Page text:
**A Daily Telegraph, Financial Times and TLS Book of the Year 2018**
A provocative novel about the desire and duty to procreate, from the author of the critically acclaimed How Should A Person Be?
Motherhood treats one of the most consequential decisions of early adulthood - whether or not to have children - with the intelligence, wit and originality that have won Sheila Heti international acclaim.
Having reached an age when most of her peers are asking themselves when they will become mothers, Heti's narrator considers, with the same urgency, whether she will do so at all. Over the course of several years, under the influence of her partner, body, family, friends, mysticism and chance, she struggles to make a moral and meaningful choice.
In a compellingly direct mode that straddles the forms of the novel and the essay, Motherhood raises radical and essential questions about womanhood, parenthood, and how - and for whom - to live.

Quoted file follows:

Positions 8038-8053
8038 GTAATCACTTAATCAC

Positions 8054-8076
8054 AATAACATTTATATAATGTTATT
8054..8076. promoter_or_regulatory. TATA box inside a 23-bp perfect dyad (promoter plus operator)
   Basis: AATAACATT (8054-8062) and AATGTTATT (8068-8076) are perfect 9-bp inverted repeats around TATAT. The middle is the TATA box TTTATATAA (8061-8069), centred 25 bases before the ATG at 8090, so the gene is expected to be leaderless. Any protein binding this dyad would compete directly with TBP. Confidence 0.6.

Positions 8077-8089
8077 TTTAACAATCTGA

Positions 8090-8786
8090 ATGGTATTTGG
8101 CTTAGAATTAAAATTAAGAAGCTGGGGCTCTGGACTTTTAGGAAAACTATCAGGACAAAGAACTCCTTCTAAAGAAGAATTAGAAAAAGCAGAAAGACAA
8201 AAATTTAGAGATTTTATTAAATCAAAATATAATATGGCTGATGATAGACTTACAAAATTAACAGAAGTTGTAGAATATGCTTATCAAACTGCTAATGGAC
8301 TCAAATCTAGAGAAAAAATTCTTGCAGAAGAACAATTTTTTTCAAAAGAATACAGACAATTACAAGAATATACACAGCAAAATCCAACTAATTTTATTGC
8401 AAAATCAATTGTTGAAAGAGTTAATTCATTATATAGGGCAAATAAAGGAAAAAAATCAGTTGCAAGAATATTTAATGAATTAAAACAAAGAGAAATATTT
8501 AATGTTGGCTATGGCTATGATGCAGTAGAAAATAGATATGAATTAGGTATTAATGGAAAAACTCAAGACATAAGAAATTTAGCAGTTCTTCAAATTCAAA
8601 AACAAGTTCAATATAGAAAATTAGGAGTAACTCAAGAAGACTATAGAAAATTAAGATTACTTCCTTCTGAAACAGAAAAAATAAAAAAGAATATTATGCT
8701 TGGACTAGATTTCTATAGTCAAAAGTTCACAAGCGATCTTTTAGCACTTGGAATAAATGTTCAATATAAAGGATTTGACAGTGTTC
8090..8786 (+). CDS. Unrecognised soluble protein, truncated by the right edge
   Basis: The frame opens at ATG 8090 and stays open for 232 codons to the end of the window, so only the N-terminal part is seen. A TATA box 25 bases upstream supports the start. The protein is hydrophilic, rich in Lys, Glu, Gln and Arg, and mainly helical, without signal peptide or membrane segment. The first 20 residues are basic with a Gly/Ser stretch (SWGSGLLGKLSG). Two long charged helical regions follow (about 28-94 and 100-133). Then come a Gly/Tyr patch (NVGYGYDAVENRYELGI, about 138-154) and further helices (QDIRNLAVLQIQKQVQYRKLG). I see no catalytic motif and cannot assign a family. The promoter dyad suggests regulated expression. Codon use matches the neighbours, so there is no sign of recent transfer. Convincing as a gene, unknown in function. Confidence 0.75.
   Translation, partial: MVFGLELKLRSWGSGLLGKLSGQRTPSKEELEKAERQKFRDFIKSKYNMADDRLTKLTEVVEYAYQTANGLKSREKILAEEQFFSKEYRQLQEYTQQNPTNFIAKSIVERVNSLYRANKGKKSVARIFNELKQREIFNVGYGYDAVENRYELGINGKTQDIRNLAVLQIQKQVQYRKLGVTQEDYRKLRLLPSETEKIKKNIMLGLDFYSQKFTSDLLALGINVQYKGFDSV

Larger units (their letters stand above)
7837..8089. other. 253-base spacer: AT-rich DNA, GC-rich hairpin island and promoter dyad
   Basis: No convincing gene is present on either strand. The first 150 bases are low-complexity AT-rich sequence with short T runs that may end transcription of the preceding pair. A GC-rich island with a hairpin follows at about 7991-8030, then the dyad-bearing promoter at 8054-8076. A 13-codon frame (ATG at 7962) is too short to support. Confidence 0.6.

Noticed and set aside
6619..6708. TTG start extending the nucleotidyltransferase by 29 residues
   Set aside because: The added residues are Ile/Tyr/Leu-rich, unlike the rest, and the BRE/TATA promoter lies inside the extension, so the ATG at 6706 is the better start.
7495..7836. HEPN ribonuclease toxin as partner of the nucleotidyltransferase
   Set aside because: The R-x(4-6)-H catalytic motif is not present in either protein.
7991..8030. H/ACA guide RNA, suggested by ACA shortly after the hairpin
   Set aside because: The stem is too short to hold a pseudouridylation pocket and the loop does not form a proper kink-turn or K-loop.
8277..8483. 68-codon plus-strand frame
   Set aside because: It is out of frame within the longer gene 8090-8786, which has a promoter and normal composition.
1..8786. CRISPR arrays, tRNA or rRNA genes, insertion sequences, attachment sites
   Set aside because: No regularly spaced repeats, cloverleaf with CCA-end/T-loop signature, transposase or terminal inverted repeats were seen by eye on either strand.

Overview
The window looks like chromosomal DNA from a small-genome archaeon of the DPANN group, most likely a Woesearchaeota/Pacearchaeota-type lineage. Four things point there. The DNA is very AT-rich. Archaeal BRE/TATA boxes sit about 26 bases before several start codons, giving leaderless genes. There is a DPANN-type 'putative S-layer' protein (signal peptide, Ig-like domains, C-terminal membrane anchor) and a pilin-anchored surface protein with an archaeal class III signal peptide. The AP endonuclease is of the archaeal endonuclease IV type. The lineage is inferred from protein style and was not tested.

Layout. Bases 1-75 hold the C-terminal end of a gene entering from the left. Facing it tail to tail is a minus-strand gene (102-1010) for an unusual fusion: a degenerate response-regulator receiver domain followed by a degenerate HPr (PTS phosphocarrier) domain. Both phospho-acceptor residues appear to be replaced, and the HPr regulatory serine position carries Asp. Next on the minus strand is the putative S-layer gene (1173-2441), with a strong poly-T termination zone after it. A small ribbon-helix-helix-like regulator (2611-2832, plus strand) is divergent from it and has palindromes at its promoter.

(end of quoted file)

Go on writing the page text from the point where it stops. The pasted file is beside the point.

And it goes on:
"Earthy and philosophical and essential ... Motherhood floats, as did Heti's excellent novel How Should a Person Be?, somewhere between fiction and nonfiction. It reads like an inspired monologue ... Heti's semi-fiction, like that of writers like Ben Lerner, Rachel Cusk and Teju Cole, among others, is dismantling our notions of what a novel should be ... She deals out her ideas in no-nonsense form, as if she were pulling espresso shots ... This book is endlessly quotable, and a perfect review would be nothing but quotations. She makes a banquet of her objections to parenthood. If you are an underliner, as I am, your pen may go dry ... Indeed, Heti always seems to be drawing from a paranormally deep well ... Funny ... Cannily employed." Dwight Garner The New York Times
Sheila Heti is the author of seven books, including the critically acclaimed How Should a Person Be? and is co-editor of the New York Times bestseller, Women in Clothes. She is the former interviews editor at The Believer magazine, and has been published in the New Yorker, the London Review of Books, McSweeney's, Harper's and n+1. Her work has been translated into a dozen languages. She lives in Toronto.